And I will... but before I go.... wanted to put it out there that soon soon soon I'll be posting an entirely different blog. A coffee blog. I'll keep this one as a journal of sorts and use it for it's own thing but stay tuned. I'll post the link when it's up and running.

Wednesday, June 27, 2007

More on coffee

My last day at the inn was yesterday. I made my rounds saying goodbye and realized, in doing so, that I might actually be genuinely missed by many of them. Not because I've done anything stellar to the department or because I've gone above and beyond in any way... but probably just because I'm a laid back person and like people. I don't shit talk and I have never fed into the beuracratic bullshit. I drove out of Stowe, my car a sauna in the 90 degree weather, listening to Feist and wondering what life will be like without the small but steady salary I've had for almost three years.
Today, I'm at the coffee shop, dying behind the counter in this heat but starting to understand the ropes here. I'm able to look around and see what needs done and the little systems here are starting to sink in.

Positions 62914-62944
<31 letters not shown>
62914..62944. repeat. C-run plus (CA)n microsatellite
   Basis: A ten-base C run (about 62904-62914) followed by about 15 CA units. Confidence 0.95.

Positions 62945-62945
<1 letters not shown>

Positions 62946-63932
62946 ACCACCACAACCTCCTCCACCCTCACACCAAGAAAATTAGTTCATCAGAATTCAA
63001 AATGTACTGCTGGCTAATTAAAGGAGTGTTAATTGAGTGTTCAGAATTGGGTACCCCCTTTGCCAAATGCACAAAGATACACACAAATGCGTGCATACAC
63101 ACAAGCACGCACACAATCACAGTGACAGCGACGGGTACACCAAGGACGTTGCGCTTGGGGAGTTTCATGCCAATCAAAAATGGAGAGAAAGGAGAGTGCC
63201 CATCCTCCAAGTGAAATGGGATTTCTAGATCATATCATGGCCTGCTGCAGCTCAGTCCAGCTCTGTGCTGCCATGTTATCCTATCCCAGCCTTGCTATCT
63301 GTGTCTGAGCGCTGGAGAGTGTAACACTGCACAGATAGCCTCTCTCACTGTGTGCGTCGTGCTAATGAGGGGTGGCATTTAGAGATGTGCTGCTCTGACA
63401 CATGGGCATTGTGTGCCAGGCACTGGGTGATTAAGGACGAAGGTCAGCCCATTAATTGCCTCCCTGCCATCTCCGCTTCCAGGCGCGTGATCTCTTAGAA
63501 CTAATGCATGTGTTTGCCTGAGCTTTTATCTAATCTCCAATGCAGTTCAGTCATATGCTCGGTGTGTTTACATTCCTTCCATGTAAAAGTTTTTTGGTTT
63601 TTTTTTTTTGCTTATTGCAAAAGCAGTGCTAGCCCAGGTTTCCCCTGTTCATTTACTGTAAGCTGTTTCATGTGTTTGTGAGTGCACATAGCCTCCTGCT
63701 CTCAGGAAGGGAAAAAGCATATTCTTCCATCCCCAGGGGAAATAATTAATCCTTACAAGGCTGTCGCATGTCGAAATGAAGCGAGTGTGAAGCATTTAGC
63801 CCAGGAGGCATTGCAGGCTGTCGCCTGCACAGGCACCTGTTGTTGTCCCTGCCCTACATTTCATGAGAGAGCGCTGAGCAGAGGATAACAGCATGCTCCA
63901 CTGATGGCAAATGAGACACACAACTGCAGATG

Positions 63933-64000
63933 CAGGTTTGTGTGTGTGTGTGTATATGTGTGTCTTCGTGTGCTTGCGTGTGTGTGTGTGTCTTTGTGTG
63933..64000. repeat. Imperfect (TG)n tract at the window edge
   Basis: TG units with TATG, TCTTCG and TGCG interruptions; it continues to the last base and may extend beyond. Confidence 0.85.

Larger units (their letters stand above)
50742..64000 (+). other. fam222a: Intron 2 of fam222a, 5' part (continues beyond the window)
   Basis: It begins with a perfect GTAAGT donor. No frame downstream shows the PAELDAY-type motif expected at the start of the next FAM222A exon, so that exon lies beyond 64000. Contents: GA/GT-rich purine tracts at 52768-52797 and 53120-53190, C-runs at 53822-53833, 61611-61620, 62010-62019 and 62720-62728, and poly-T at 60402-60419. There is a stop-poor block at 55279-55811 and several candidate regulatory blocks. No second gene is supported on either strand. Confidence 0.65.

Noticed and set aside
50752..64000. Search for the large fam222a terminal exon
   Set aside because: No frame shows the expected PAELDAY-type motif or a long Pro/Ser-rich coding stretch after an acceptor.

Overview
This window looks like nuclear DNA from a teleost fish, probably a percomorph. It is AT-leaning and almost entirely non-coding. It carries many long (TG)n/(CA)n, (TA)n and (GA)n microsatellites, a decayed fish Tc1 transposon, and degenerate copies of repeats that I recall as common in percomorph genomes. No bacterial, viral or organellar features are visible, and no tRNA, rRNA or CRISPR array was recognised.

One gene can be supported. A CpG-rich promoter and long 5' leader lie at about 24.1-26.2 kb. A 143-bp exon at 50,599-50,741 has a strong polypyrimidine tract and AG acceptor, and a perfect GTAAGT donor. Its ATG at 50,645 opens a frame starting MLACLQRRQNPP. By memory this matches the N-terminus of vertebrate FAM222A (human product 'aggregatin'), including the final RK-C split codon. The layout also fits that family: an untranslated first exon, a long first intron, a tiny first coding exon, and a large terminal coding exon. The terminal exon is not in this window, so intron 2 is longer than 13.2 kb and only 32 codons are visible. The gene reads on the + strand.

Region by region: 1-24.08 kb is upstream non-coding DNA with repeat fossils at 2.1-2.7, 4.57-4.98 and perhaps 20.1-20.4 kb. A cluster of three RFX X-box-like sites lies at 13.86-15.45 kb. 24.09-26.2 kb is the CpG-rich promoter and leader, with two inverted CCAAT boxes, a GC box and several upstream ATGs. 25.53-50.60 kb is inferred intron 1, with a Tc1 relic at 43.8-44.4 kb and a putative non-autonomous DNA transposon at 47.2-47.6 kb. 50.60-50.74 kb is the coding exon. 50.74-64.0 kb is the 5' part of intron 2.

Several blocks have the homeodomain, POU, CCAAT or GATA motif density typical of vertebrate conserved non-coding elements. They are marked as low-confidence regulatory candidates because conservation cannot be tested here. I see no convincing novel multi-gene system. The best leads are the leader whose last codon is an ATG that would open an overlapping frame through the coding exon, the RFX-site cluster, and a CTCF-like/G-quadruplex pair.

I leave tomorrow for a week.... down to Pennsylvania to visit family and friends and when I get back it's nose to the grinding stone. Registering a tax ID number, getting payroll information and insurance policies into place, meeting with all the necessary people to make sure I'm all up to code. I'll have to fix up the half finished kitchen through the month of June, along with the sauna box office space on the second floor so that Ella will have someplace other than the coffee counter to amuse herself.